As the hysteroscope is advanced, the endocervical canal and endometrial cavity should be thoroughly examined. Both tubal ostia should be identified and note taken of any abnormalities, including polyps, fibroids, and the thickness of the endometrium, because these abnormalities can interfere with proper placement of the microinserts. It may be possible to remove polyps and then complete the procedure. Fibroids will not generally be amenable to treatment on the spot but may require separate procedures. Any areas where hyperplasia or cancer is suspected should be biopsied, and the Essure should be delayed until a diagnosis is made. After the endometrial cavity is visualized and both tubal ostia seen, the micro-insert package can be opened. Insert the DryFlow introducer into the 5-French working channel. 
  • PITFALL: It is important not to open the Essure microinsert package until the endometrial cavity is visualized and both tubal ostia confirmed. If both tubal ostia cannot be seen or the endometrium is too thick, then the procedure should be cancelled and possibly rescheduled.

  • PITFALL: Note which device is being used. The following steps are for the new ESS305 system with the purple handle, not for the previous version with the white handle.

  • PEARL: The valve in the introducer prevents fluid from splashing back. The fluid no longer needs to be turned off during catheter insertion.

Step 5

Insert the Essure catheter carefully into the introducer. 
  • PITFALL: Note that the tip of the Essure is curved. Do not attempt to straighten the tip, because the curve is important for guiding it into the tubal ostia. The dominant hand should manipulate the catheter and the nondominant hand should hold the hysteroscope.

Step 6

Move the hysteroscope close to the tubal ostia. Advance the delivery catheter into the tube until the black positioning marker is at the ostium. Catheter guidance may require rotating the hysteroscope for a better view of the ostium. The catheter should be manipulated close to the introducer to avoid bending it. It is helpful to have an assistant hold the handle while the operator advances the catheter.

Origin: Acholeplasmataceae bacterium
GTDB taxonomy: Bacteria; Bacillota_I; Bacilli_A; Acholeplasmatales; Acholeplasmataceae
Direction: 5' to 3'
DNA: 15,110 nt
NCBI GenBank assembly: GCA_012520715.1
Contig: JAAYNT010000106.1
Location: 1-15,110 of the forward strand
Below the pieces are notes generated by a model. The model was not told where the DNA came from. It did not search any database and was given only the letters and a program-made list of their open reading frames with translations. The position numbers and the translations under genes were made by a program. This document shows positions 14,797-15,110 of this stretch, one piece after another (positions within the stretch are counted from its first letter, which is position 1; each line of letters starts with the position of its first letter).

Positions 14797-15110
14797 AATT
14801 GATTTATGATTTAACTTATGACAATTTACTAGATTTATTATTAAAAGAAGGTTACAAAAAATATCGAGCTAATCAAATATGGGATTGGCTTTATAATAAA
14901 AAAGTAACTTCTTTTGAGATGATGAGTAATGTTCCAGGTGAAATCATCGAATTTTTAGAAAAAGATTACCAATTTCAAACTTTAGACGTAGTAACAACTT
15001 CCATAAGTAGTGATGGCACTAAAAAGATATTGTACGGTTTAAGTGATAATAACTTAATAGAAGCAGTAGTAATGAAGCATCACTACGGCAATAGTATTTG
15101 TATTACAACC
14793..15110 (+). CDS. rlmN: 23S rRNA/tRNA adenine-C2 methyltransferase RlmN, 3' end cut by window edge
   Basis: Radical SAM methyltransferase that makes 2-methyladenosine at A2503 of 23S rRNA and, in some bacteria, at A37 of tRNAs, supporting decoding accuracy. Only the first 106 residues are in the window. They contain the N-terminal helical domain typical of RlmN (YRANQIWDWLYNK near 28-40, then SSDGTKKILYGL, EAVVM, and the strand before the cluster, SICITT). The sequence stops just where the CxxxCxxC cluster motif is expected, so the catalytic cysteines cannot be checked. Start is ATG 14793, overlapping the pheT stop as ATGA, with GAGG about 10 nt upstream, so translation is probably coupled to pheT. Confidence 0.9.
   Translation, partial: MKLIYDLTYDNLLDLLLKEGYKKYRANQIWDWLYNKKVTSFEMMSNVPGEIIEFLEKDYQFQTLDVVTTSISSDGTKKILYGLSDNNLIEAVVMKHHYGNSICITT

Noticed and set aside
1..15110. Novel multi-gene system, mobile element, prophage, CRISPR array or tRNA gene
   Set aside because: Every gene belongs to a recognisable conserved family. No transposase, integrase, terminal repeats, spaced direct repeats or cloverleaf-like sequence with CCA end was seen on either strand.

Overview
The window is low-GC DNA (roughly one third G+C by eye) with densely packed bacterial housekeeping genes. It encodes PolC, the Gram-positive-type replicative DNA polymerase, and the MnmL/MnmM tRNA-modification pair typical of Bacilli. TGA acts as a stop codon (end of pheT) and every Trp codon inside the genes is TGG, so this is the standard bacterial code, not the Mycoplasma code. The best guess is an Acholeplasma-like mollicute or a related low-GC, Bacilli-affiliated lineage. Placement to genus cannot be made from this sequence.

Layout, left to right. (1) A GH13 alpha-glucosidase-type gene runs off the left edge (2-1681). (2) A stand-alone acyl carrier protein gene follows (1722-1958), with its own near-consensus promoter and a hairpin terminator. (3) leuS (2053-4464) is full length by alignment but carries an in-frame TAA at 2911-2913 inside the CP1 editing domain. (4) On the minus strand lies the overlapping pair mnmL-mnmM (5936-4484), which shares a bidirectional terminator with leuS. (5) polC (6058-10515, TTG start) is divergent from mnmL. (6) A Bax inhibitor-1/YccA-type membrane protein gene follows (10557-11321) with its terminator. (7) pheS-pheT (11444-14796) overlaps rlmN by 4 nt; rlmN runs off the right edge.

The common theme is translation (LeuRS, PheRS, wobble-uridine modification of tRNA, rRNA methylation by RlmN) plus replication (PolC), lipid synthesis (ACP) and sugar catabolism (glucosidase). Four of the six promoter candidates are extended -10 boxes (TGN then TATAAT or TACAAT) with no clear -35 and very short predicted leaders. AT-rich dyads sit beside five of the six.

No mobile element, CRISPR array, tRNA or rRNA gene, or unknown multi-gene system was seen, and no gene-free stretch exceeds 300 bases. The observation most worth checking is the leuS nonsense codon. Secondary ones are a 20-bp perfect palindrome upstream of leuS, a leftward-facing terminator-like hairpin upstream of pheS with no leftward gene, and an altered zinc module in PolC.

• PEARL: Consider starting with the right tubal ostia. This makes it easier to keep track of which side was done first and to find the opposite side.

  • PITFALL: If the catheter flexes while advancing, moving the hysteroscope closer to the ostium will make the catheter act stiffer.

  • PEARL: To place the catheter in lateral tubes, it is necessary to turn 30 degrees away from the ostium; that is, turn the lightpost toward the ostium, not away from it. This is counterintuitive to most hysteroscopists, but it is necessary for successful placement.

Step 7

At this point, it is extremely important that the operator hold the hysteroscope and handle in the same (usually nondominant) hand. The dominant hand should then carry out the maneuvers to deploy the microinsert. Most of the difficulties seen in teaching this procedure come from not adhering to this rule. 

Step 8

Once the operator is happy with the position, the thumb wheel is rolled back. The black positioning marker moves toward the operator until the thumb wheel reaches a hard stop. 

Step 9

At this point, the gold band and green release catheter should be visible with the gold band just outside the ostium. 

Step 10